Thanks to Mandy Mandzik for the clip recommendation. Check out her working paper, All I Want for Christmas is an A on My Econ Final: A Holiday-Themed Review Class, for more Christmas-themed economics examples.

How the Grinch Stole Christmas — Extreme Decorating

The increasing commercialism of Christmas can be used to illustrate the concept of inflation. In The Grinch Who Stole Christmas, the Whos engage in a yearly competition to have the best Christmas light display. Each year the neighbors attempt to outdo each other with bigger and more extravagant displays. In a similar manner, inflation can devalue money and cause people to spend an increasing amount of money each year to keep up with the past. A specific length of Christmas lights isn’t as valuable the next year as it was the year before and neighbors will have to spend more and more to remain competitive.

Thanks to Mandy Mandzik for the clip recommendation. Check out her working paper, All I Want for Christmas is an A on My Econ Final: A Holiday-Themed Review Class, for more Christmas-themed economics examples.

Harry Potter and the Sorcerer’s Stone — Not Enough Presents

Harry Potter’s spoiled cousin Dudley Dursley is upset that he received fewer presents for his birthday than last year. Instead of holding firm, Dudley’s parents decide to increase the number of presents to make up for Dudley’s disappointment. Similar to inflationary pressure seen across a broader economy, Dudley’s gifts seem to lose value over time and only an increasing number of gifts will satisfy him. There’s an expectation that each year Dudley will receive more gifts than the year before.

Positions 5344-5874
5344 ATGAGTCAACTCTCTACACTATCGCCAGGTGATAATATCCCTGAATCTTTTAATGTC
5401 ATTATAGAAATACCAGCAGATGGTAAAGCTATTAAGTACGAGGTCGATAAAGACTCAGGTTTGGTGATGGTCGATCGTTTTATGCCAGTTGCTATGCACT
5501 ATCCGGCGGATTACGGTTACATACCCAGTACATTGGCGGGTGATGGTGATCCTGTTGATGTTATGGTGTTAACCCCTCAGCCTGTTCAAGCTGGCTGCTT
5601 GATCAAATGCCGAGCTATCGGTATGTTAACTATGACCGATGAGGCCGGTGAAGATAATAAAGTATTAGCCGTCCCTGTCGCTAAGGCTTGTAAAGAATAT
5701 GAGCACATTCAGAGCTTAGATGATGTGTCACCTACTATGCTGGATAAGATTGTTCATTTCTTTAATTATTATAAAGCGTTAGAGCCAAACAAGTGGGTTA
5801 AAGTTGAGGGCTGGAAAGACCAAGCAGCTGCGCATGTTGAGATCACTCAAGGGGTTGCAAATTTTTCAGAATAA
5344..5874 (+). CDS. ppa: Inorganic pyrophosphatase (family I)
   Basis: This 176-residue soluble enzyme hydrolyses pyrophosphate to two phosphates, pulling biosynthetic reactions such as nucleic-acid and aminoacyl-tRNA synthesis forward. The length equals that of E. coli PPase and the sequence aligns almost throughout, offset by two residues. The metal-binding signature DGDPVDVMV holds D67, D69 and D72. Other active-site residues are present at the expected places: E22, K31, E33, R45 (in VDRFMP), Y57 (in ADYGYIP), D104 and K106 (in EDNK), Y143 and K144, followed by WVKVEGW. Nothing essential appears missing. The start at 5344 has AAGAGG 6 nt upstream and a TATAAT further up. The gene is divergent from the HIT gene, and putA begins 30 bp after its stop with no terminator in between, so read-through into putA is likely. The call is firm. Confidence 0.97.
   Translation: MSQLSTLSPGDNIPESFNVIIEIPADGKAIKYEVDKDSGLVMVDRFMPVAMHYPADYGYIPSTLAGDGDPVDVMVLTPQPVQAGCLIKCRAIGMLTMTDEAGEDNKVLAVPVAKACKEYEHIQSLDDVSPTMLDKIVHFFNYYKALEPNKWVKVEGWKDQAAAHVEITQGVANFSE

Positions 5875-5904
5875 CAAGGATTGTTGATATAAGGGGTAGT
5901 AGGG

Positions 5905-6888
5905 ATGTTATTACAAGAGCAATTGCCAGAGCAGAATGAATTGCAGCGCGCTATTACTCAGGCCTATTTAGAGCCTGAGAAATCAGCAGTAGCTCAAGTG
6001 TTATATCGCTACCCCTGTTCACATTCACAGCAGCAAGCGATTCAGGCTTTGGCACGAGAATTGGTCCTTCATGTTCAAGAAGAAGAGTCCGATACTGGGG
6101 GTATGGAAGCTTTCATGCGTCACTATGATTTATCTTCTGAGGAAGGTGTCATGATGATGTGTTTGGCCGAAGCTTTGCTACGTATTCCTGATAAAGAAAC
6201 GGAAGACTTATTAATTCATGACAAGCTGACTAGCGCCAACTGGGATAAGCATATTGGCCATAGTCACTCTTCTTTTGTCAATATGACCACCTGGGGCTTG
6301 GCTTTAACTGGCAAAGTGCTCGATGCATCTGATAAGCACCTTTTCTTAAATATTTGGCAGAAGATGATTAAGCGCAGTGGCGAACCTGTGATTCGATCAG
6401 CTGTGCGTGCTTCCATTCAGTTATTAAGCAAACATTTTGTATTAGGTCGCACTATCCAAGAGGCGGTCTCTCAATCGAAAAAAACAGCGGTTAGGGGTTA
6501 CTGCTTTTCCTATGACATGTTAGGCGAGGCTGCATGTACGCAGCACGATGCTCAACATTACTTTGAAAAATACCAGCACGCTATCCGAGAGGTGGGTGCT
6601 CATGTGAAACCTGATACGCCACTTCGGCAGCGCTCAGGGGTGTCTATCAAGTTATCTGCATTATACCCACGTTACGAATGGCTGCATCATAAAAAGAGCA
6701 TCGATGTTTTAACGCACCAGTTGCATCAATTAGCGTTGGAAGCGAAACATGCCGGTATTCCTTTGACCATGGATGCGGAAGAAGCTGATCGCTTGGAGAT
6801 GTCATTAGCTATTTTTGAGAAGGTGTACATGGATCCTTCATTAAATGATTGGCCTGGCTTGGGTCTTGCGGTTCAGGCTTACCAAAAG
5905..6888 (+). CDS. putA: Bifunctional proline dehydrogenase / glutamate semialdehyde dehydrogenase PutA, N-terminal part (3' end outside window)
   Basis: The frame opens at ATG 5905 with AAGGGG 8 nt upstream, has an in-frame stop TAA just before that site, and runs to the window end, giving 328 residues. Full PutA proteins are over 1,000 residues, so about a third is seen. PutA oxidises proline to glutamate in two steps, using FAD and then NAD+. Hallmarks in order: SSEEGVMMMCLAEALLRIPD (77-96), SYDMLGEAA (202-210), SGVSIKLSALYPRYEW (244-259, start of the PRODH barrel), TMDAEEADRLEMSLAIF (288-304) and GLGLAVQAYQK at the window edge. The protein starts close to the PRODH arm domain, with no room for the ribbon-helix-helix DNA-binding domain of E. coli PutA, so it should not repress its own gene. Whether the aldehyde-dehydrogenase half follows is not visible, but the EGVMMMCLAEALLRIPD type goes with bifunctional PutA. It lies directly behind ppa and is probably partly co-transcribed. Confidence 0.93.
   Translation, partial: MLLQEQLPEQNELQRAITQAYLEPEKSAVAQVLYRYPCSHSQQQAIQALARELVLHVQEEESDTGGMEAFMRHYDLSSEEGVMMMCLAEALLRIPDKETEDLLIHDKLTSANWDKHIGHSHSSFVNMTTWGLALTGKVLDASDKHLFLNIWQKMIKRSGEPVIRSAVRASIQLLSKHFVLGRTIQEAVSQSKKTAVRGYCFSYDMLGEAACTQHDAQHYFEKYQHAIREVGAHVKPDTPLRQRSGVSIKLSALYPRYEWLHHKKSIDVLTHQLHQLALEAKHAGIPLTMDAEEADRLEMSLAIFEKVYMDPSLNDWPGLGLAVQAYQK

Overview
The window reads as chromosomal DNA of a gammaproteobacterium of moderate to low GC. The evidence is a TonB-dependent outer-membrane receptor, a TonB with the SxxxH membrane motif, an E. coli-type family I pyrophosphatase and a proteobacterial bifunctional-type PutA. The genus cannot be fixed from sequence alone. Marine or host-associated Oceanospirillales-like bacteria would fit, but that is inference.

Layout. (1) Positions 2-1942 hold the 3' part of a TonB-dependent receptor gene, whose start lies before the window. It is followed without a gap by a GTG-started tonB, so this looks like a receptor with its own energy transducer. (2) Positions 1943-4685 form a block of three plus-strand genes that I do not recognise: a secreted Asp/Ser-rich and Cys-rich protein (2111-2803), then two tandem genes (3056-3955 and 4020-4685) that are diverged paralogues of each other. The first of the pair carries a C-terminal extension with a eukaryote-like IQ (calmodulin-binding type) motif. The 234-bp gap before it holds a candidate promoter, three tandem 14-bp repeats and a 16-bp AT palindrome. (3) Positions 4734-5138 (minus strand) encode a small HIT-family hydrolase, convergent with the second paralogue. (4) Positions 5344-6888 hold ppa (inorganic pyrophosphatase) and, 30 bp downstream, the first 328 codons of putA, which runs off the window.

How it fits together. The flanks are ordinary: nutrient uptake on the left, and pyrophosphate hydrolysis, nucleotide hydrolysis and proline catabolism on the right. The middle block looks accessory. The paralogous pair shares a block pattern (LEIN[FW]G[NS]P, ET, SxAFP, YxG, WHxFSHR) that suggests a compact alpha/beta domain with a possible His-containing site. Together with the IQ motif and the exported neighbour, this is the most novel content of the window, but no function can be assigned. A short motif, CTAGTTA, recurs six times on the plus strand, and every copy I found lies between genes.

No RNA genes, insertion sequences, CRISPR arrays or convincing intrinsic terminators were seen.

Thanks to Amanda Mandzik for this clip suggestion and summary!

Teen Titans Go — The Gold Standard

The gang tries to catch a leprechaun for St. Patrick’s Day so that they can get his three wishes. In their quest, Beast Boy uses one of his wishes to become a leprechaun and beings to “live the leprechaun life” which includes a lust gold. Beast boy sells all of his friend’s stuff in exchange for gold. He then announces that his goal is to get the government back on the gold standard and attempt to fix the exchange rate. They go on to explain the rationale behind the gold standard and Nixon’s authorization to end the gold standard.

Thanks to “Mike on Twitter” for posting about the clip!

The Pajama Game — 7 1/2 Cents

Asking for a raise is tough, but even a modest raise in wages can have a huge impact on worker salaries. In this scene from The Pajama Game, we see how a 7.5 cent raise can impact a worker’s wage. The cast goes through the calculations of what they could earn with additional income, including an automatic washing machine, a year supply of gasoline, and a vacuum cleaner.

Assessment idea: This is a neat opportunity to calculate real wages and see what 7.5 cents would be worth today versus 1953. The BLS has a calculator so you don’t have to wait!

Looking for more: Do you want to see more economics in Broadway shows? Check out BroadwayEconomics.com

Thanks to Mark Sammons from the University of Arizona for sending this clip in!